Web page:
What Age Should Your Child Start School?
There are often quite a few tears on the first day of school (mostly mum’s, and sometimes these are tears of joy). Children that looked like overgrown giants at kindy suddenly look tiny and helpless when decked out in their new oversized school uniform. So is five too young for our babies to be sent off to primary school?
Too Young – Say the Swedes
Five years old is considered far too young if you’re from Sweden, where most kids don’t start school until the ripe old age of 7. The Swedish philosophy behind a later start is to give children a longer period of self-generated learning, which they believe encourages a natural curiosity in learning without the pressure of tests. Rather than sitting children down to learn the alphabet or count, teachers respond when the child shows interest. This, they believe, allows children to develop at their own pace and to get a better sense of who they are, before they’re judged in relation to others. Swedish educators say their main goal is to teach children: "To be a good friend and believe in their own abilities.”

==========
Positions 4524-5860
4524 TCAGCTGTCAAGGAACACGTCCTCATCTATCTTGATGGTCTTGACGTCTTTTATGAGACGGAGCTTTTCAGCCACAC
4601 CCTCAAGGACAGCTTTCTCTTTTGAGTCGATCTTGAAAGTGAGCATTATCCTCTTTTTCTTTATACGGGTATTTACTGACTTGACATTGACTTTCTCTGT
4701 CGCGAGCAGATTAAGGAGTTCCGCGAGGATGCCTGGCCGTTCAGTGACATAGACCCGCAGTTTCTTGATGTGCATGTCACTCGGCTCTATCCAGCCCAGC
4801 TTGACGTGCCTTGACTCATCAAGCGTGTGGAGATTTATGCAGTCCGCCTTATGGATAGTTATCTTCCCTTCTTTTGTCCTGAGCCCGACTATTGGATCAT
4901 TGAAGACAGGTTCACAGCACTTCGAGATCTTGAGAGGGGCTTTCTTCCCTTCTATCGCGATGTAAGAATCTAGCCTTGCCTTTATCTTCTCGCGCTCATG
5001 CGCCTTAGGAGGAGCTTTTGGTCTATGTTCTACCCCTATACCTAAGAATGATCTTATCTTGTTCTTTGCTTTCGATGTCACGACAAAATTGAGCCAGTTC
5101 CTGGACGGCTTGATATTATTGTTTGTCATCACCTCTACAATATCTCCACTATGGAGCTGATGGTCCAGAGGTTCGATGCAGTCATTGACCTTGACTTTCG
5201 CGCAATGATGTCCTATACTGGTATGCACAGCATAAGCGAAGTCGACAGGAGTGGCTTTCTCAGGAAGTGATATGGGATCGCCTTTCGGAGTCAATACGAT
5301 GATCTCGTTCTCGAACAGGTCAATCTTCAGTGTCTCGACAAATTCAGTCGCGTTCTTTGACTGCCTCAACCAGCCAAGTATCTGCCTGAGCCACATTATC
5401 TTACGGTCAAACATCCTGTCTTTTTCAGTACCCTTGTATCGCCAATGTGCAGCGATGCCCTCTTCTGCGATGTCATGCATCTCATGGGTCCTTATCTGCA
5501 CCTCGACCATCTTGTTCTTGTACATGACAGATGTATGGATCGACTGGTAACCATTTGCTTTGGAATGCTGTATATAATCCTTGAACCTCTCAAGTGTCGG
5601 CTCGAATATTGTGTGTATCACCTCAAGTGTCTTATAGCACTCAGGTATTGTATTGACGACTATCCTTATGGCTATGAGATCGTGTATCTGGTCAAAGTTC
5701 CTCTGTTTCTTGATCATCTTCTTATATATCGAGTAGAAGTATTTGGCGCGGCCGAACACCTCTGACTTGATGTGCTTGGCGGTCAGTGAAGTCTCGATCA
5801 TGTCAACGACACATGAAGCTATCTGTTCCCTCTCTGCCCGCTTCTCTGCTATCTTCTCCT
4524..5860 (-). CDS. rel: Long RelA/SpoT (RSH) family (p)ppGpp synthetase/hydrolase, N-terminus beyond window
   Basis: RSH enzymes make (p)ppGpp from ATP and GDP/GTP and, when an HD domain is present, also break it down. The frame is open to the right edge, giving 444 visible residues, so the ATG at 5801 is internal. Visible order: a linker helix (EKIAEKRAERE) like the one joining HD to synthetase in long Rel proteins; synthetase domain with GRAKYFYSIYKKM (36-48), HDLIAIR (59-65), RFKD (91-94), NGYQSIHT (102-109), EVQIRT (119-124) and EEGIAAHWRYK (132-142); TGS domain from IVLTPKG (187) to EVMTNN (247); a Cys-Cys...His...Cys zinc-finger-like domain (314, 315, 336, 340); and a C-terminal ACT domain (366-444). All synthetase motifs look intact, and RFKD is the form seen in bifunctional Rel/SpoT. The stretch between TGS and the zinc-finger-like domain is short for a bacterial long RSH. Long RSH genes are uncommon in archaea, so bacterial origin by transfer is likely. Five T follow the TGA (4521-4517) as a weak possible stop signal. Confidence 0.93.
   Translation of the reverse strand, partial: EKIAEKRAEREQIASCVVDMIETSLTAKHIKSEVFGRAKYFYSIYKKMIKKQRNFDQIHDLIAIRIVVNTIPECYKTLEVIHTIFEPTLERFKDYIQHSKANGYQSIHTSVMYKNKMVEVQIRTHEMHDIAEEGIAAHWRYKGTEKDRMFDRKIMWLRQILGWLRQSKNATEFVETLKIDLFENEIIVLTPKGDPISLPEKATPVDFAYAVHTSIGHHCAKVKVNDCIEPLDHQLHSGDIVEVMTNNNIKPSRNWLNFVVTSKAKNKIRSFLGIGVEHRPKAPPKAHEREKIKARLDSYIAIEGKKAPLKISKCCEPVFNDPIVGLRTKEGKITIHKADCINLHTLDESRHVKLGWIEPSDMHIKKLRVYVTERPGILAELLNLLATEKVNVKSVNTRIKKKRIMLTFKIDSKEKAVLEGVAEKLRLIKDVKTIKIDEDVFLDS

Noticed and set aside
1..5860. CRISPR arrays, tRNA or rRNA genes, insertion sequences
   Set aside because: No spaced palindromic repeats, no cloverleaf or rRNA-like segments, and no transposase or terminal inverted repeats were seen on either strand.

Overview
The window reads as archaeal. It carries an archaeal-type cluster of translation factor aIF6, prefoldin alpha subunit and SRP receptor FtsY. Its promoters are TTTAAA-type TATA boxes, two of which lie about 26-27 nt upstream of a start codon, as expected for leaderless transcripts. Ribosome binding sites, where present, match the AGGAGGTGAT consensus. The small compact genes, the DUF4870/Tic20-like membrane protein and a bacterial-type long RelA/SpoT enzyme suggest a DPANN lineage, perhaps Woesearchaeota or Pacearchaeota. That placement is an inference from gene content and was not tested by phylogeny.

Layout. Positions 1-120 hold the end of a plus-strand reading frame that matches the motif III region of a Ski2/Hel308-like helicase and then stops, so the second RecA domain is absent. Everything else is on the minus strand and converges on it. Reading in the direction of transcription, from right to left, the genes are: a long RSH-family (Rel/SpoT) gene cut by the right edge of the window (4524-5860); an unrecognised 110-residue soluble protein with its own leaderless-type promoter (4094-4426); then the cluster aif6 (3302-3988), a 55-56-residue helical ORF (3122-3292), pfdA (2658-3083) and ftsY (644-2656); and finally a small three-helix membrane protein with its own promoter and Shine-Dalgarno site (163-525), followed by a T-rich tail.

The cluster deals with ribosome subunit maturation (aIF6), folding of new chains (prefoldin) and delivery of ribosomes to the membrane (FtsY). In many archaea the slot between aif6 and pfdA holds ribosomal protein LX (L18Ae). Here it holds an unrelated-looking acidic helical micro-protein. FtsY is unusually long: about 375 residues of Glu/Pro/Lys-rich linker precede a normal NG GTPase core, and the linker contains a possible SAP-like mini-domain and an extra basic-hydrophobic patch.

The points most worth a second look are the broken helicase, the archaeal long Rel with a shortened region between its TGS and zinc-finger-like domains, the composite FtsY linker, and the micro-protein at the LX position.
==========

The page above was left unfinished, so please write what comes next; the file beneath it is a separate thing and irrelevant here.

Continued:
Too Old – Say the Brits
Four-years-old is the average age a child starts school in the UK, Wales and Northern Ireland. Why the rush? Those in favour of starting so young argue that four-year-olds are capable of learning the more formal skills like reading and writing, and that starting school early enables children to get a head start in learning. It is also thought that an early start provides an opportunity for children from less advantaged backgrounds to make up the deficit in their learning, as well as providing protection for children from difficult homes.
What does the research say?
Most countries in Europe don’t kick off primary schooling until the child is 6-years old, although many of these countries have pre-school systems which the majority of children attend to prepare them for the classroom.
There’s a lack of conclusive evidence concerning the benefits of starting school at different ages. The best available evidence suggests that teaching more formal skills early (in school) gives children an initial academic advantage, but that this advantage is not sustained in the longer term. so there appears to be no long term benefit to an early start.
There is also some evidence that children who aren’t mature enough to start school early may be at more risk of anxiety as well as lowered self-esteem and motivation to learn, especially if they struggle during those first few months.
What do you think?
Do you think five is too young? We’d love to know your thoughts - please tell us in the comments below.
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